The storm before the calm

The rain this morning has been that typical on and off pattern with occasional horizontal qualities that is so typical of San Francisco. What’s even more typical is for the rain to pour at night and leave us with overcast, yet dry days. Today will not be one of those.

Since being back from living in Africa, I’ve realized that the rain confounds me here. I can’t really predict it anymore, although to be honest, few can (I believe just two days ago, they were saying it would 26C and clear today). The weather here is sporadic and schizophrenic, much like San Francisco politics and social engagements.

The rain in Africa, specifically Ivory Coast, was easy to predict. Basically, it would rain at least a couple of times a week and during the wet season, every day. This rain was not like what you experience when north or south of 23 degrees latitude though.

The sky would be clear, the sun blazing and unforgiving, yet slightly relenting as the afternoon was fading. Then, from nowhere, the wind would pick up. Huge, gusting bellows of wind blowing around everything that wasn’t strapped down and making it sound as if the cheap tin roof on my house was to tear off. At this point I would usually stand somewhere under an overhang to watch what happened next as the clouds came shredding across the sky like the torrent of a broken dam.

First one drop, then another, and then all of creation would come down from the sky. It would last maybe 20 minutes. You hoped it would last as longer, to douse the heat and cool the night. Sometimes this happened and other times not. But, no matter how long the storm, after it cleared, the world around would be dead quiet. Everything was calm, cooled, and cleansed, waiting for that damnable equatorial sun to rise the next day.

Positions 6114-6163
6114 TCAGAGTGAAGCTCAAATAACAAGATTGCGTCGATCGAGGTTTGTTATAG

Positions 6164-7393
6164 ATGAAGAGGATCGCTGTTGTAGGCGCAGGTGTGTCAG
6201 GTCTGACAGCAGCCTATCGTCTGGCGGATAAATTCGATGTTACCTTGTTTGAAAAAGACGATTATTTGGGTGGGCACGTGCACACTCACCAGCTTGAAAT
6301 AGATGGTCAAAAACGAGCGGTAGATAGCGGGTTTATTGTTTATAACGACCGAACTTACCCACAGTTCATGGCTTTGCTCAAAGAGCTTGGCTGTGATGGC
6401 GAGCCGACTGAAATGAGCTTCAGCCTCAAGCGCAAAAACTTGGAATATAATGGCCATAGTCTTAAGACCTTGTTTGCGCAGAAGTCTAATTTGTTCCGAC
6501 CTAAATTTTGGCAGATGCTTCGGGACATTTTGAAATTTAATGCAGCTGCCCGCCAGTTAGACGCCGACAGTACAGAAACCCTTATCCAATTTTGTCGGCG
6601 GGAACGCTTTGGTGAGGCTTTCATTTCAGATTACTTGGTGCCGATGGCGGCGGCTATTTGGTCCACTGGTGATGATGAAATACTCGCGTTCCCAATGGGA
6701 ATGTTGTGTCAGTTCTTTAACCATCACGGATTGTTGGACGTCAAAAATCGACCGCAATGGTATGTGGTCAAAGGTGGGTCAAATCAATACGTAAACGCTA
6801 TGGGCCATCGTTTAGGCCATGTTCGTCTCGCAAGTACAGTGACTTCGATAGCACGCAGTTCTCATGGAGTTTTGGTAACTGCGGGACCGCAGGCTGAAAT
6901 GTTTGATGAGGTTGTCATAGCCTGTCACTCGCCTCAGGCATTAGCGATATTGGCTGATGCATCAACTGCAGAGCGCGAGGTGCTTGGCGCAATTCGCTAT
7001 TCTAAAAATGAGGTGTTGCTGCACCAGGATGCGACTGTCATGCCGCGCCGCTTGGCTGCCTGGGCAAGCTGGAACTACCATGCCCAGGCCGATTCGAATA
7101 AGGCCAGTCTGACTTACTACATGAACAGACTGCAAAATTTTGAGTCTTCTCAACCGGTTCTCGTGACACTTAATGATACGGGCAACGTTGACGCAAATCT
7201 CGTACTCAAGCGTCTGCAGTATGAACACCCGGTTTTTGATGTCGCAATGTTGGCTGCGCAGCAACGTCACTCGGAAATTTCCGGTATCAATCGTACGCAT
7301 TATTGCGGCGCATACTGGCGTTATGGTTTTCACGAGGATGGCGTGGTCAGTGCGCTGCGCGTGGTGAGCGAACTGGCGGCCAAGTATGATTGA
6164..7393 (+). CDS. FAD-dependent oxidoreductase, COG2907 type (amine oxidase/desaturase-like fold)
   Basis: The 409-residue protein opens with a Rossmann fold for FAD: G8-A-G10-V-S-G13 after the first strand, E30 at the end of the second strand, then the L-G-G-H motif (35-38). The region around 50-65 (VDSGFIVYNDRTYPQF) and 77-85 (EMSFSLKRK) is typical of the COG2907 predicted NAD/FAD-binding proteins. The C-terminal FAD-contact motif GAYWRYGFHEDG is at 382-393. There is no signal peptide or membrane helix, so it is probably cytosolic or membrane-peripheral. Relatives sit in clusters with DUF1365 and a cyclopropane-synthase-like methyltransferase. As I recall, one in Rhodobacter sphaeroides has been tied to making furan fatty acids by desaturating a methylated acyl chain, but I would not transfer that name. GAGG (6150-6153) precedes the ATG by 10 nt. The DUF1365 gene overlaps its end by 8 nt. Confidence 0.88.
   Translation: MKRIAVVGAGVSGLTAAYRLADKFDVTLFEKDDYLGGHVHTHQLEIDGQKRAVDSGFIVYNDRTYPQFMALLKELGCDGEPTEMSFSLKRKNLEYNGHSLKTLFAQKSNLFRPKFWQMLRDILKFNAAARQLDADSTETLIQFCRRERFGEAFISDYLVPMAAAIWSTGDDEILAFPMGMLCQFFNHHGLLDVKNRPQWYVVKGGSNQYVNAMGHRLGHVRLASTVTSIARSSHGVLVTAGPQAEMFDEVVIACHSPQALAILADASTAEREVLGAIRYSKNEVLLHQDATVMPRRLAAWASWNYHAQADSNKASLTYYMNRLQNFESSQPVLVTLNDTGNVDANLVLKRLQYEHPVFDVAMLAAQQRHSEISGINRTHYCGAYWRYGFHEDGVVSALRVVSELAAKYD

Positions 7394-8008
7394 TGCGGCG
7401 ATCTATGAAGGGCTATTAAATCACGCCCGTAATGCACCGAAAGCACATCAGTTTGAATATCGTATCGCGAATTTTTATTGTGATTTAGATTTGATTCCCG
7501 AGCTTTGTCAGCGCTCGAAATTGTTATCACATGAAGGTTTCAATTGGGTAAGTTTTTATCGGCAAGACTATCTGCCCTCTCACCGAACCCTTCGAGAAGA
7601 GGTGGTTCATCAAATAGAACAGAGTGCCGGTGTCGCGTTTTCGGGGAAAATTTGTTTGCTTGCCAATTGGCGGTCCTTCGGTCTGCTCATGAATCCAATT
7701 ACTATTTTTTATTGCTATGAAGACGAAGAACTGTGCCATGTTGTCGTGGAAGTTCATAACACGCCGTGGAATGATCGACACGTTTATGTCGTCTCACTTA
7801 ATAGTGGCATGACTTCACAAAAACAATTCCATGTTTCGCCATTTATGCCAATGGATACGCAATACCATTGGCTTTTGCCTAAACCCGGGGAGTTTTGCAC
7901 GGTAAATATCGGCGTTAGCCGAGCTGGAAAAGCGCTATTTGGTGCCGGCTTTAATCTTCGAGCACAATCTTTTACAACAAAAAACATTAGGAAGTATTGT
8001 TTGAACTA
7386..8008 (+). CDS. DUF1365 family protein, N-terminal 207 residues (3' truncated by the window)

When leaving work one evening a few days ago, I felt the rise of the wind and that thick, wet mud-like taste in the air. Instinctively I got under cover of a parking lot to wait for the shuttle to the metro. The first drop nor the second never came. That air that always signaled a storm rolling in, in Ivory Coast defied me in San Francisco and the rain never came, although both the dependable shuttle as well as the metro did.

Back in the land of my birth, I can no longer predict the weather and admittedly, the storms have a certain lackluster quality that leaves me to again wonder if nature is really all that powerful or if what I saw in West Africa was just a cheap trick. Undoubtedly an earthquake or something else will roll along again at some point to make me realize that yes, I am indeed an insignificant grain of sand arrogantly standing in the path of moving water.

The storm before the calm